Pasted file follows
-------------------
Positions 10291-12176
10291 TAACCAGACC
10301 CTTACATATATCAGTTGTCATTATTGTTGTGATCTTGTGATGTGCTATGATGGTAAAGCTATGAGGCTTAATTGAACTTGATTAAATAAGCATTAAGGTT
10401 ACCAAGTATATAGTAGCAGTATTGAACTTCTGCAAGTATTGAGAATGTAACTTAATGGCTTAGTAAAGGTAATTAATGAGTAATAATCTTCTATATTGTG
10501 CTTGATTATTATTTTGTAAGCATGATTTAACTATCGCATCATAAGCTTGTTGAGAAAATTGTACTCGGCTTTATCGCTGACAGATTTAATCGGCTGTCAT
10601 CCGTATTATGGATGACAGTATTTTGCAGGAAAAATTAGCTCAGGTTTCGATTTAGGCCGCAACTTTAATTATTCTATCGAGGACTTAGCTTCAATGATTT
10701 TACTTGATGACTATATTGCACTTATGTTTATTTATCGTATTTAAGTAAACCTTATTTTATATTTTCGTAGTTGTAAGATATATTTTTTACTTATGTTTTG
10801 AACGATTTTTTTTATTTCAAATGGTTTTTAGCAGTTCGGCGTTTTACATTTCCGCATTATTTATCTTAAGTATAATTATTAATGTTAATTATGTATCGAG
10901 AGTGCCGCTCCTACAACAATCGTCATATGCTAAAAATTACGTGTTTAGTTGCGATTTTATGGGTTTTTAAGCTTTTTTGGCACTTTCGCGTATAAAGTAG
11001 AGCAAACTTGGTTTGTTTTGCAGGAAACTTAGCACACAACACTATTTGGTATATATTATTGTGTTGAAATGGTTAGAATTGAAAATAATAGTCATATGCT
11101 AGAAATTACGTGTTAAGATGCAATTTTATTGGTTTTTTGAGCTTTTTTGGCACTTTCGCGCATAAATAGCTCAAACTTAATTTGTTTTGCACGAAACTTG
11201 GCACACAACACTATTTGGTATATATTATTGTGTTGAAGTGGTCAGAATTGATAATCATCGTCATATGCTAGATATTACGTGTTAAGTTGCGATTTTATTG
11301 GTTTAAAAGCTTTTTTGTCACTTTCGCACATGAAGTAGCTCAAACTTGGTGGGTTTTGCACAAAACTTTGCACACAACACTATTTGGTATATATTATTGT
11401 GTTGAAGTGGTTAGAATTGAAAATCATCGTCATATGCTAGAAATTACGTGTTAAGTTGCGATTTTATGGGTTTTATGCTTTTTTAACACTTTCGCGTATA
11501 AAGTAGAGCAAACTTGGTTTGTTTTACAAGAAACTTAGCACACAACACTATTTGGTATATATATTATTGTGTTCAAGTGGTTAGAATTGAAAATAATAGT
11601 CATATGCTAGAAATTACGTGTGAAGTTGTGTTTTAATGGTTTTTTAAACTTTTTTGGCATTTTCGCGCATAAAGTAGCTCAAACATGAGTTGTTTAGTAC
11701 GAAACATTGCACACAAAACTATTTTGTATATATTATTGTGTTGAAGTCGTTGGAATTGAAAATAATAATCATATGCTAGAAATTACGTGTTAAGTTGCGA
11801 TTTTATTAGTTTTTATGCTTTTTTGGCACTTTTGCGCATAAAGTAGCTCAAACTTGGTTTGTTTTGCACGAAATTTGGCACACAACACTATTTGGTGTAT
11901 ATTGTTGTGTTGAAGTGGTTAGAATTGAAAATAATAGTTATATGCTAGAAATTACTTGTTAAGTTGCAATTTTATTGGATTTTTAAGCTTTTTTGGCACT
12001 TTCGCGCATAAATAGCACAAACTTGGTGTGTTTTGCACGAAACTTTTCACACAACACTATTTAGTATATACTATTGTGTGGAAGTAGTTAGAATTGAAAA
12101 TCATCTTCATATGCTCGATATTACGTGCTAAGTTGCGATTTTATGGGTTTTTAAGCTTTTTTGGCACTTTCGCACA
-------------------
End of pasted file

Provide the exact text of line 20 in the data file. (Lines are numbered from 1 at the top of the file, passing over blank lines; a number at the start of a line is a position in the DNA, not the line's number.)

12001 TTCGCGCATAAATAGCACAAACTTGGTGTGTTTTGCACGAAACTTTTCACACAACACTATTTAGTATATACTATTGTGTGGAAGTAGTTAGAATTGAAAA